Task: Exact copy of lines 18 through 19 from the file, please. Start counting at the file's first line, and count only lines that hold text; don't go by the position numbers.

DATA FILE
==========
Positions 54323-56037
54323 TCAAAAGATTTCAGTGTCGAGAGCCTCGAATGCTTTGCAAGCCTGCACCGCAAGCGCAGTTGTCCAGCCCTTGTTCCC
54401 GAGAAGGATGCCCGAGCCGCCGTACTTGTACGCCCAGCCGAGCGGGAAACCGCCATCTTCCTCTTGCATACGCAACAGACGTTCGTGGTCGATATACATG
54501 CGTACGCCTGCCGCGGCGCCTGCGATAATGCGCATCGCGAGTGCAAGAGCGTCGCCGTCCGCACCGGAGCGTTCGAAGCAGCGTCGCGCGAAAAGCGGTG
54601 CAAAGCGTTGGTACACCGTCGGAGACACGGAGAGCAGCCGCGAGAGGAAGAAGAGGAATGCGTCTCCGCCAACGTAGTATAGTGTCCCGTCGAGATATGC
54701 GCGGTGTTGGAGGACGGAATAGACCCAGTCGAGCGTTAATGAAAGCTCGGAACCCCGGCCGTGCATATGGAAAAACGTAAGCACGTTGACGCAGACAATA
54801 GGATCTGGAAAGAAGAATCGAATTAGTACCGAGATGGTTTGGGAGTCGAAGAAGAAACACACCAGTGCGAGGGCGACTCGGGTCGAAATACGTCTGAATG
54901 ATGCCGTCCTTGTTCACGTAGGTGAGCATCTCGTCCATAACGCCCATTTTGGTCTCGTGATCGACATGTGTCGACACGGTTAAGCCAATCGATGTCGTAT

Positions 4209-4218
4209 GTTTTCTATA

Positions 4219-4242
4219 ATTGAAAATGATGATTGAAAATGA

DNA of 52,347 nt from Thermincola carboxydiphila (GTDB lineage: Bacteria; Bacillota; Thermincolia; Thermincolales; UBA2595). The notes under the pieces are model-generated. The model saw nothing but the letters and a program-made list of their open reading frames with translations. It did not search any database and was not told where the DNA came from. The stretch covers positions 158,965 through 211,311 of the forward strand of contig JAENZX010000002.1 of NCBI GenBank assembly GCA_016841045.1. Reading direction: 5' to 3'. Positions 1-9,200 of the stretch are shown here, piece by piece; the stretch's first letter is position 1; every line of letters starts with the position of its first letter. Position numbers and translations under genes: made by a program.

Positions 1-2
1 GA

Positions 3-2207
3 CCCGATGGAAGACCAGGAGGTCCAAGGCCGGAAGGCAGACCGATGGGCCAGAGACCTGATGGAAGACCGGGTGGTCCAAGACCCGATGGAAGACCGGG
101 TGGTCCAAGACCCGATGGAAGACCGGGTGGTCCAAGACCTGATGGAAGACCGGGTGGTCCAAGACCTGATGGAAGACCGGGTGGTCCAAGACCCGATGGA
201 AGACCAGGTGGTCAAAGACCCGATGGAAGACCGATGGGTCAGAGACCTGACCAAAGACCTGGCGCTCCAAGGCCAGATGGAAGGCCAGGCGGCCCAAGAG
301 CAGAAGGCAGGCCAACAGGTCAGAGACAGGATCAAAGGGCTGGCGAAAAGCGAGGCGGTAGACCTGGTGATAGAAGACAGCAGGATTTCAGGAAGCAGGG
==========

101 TGGTCCAAGACCCGATGGAAGACCGGGTGGTCCAAGACCTGATGGAAGACCGGGTGGTCCAAGACCTGATGGAAGACCGGGTGGTCCAAGACCCGATGGA
201 AGACCAGGTGGTCAAAGACCCGATGGAAGACCGATGGGTCAGAGACCTGACCAAAGACCTGGCGCTCCAAGGCCAGATGGAAGGCCAGGCGGCCCAAGAG